|Publication number||US6672116 B1|
|Application number||US 10/302,407|
|Publication date||Jan 6, 2004|
|Filing date||Nov 22, 2002|
|Priority date||Nov 22, 2002|
|Also published as||WO2004048721A2, WO2004048721A3|
|Publication number||10302407, 302407, US 6672116 B1, US 6672116B1, US-B1-6672116, US6672116 B1, US6672116B1|
|Inventors||Daniel T. Hilliard|
|Original Assignee||Jeffrey A. Cooper, Robert A. Gagliardi|
|Export Citation||BiBTeX, EndNote, RefMan|
|Patent Citations (5), Referenced by (36), Classifications (5), Legal Events (4)|
|External Links: USPTO, USPTO Assignment, Espacenet|
This invention relates to shackles and more particularly to handcuffs, and leg irons, with double-locking mechanisms.
Handcuffs, such as those shown in U.S. Pat. No. 4,509,346, issued to Szczepanek, typically have a pair of arcuate frame parts, known as a jaw and casing cheek, that are pivotally coupled to one another. A pawl-and-ratchet mechanism permits one-way rotational movement of the jaw as it pivots through the spaced apart arms or plates that form the cheek on the shackle casing. Teeth on the pawl ride over complementary ratchet teeth in the jaw, as the jaw rotates into the cheek, to lock the cuff around a person's wrist. Spring pressure against the pawl is provided to prevent the jaw from backing off and unlocking the cuff.
This basic structure is improved by the addition of a slide bolt that overlays the pawl, inside the casing. When a small key end is pushed into a side channel of the casing, a separate drift pin carried in the channel moved against an end of the bolt. Continued pressure causes the bolt to slide so that an interference surface on the bolt then abuts the pawl. This surface blocks the pawl to prevent it from being depressed, and holds the pawl in place acting as a “double lock”. This double lock not only prevents the jaw from being picked open, but it also prevents over tightening of the cuff and possible injury to the person being cuffed. Slide bolts were thereafter further modified as, for example, illustrated in U.S. Pat. No. 5,660,064, issued to Ecker et al.
In order to provide an illustration of how the prior art double-locking mechanisms generally operate, the prior art structure of U.S. Pat. No. 4,509,346 is shown as “Prior Art” herein as FIG. 2. As depicted in FIG. 2 and described in the Szczepanek patent, “The unintentional movement of the bolt into its double-locking position is prevented by providing a restraining means a spring loaded pin [element number 27 in the patent's drawings]—that operates against the casing and the bolt to resiliently urge the bolt against the latch and against the spreading of the action of mating shoulders [24, 25] on the bolt and latch that cause the two to spread apart against the action of the restraining means as the bolt moves forward toward the double-locking position and the shoulders engage.” The elements of FIG. 2 are designated with the identical numbers provided in the Szczepanek patent except they are primed.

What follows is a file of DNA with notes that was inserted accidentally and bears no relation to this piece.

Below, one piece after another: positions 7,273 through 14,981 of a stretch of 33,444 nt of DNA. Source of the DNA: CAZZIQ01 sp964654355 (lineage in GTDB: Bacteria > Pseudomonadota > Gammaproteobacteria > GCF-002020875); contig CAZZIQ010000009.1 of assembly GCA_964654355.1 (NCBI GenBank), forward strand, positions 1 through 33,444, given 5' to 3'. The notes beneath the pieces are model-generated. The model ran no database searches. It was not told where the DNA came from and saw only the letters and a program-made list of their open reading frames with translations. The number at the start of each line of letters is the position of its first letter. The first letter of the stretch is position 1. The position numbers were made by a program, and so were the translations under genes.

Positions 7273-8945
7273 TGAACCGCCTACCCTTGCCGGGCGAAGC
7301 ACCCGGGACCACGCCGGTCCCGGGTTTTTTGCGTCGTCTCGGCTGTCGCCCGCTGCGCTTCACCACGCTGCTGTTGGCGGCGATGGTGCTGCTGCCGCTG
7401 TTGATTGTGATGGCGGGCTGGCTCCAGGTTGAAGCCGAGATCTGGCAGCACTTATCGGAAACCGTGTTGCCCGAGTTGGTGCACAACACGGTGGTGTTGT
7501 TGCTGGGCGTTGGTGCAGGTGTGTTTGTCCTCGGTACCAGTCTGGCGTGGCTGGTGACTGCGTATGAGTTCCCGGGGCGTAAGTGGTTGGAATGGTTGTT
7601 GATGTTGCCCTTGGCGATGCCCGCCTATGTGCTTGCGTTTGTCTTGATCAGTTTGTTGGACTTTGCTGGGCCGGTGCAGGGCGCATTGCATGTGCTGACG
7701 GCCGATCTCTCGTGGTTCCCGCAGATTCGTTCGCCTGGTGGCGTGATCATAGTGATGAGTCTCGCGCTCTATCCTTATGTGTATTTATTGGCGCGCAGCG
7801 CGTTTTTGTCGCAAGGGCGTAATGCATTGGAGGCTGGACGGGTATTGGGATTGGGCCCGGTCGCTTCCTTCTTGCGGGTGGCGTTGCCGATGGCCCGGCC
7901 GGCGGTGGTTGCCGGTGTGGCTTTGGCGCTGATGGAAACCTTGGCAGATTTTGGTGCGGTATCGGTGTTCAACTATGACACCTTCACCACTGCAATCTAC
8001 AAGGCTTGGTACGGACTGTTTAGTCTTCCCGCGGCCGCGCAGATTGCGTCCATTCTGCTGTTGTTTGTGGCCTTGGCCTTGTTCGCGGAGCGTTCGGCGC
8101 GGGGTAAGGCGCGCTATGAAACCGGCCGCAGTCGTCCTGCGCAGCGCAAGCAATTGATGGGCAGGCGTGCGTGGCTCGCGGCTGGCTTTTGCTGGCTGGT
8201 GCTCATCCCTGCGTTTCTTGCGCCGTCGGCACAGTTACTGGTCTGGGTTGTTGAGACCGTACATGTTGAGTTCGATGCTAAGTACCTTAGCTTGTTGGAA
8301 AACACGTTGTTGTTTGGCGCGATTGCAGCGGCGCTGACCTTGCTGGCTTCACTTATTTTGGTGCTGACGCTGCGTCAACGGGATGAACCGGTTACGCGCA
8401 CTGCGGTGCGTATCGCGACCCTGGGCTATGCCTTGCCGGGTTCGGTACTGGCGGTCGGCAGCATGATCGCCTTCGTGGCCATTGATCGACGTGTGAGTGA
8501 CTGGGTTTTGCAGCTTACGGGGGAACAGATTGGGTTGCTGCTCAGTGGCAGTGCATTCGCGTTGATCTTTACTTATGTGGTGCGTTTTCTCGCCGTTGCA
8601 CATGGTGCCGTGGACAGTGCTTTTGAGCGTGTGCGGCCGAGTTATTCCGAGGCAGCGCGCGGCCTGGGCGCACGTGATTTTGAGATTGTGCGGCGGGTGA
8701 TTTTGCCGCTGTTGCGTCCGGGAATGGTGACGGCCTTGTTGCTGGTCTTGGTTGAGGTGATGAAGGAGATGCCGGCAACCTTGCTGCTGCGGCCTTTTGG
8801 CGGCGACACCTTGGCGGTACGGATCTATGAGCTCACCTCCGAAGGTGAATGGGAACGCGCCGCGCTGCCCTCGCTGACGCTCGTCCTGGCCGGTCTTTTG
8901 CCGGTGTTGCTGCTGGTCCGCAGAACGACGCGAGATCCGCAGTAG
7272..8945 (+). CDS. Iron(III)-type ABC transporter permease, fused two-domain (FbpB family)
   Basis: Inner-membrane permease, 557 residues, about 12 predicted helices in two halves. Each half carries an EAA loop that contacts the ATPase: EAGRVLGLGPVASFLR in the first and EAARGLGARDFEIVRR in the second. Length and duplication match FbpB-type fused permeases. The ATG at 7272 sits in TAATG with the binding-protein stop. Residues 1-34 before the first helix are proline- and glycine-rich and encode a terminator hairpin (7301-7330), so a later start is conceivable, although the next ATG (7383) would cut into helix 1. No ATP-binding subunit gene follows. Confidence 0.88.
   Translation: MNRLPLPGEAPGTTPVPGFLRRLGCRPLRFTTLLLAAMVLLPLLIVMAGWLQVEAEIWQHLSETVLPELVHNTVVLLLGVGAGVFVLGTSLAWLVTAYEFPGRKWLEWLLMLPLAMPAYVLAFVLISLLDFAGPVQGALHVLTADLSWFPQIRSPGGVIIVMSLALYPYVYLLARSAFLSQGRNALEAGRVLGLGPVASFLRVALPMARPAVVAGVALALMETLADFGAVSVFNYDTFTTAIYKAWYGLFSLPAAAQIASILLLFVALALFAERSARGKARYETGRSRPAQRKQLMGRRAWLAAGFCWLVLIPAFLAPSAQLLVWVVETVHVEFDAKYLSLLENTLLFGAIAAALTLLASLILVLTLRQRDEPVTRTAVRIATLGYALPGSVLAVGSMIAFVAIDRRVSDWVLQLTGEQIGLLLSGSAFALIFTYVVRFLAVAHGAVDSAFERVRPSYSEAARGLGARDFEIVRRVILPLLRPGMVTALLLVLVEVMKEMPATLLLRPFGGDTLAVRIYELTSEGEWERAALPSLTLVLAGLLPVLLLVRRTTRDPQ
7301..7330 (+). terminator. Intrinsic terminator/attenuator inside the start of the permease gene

The double-locking mechanism of the present invention is provided for shackles of the type having a pawl-and-ratchet mechanism, including a spring biased pivotal ratchet pawl that couples a pivotal ratchet jaw arm with a shackle casing, and further includes a bolt for providing engagement with the pawl to prevent the coupled jaw from pivoting in either direction. The improvement includes a pivot slide mechanism in the handcuff or shackle casing which not only permits pivotal movement of a selected one of either the pawl or the bolt about a pivotal axis toward and away from the jaw arm, but also permits this selected one of the pawl or bolt to have limited displacement transversely of its pivot axis. When the selected one of the pawl or bolt is engaged and pulled by a connecting member from a first lock position to a second lock position, the pawl is caused to engage a stop for retaining the pawl in a double locked position. In other words, either the pawl or the bolt may be provided with this pivot slide mechanism whereby when the pawl or bolt so provided is displaced transversely from its pivotal axis, this displacement will cause the pawl to engage a stop within the shackle casing to retain the pawl in the double locked position.
In addition, the bolt is spring biased and dimensioned whereby the bolt is biased from a first bolt position to a second bolt position to thereby engage and retain the pawl in the double locked position against the stop upon the selected one of the pawl or the bolt being displaced to the aforedescribed second lock position. Accordingly, the bolt is spring biased to displace and hold the pawl from disengaging from its double locked position so that the jaw arm cannot be compressed to a further closed position whereby the individual being handcuffed could be injured.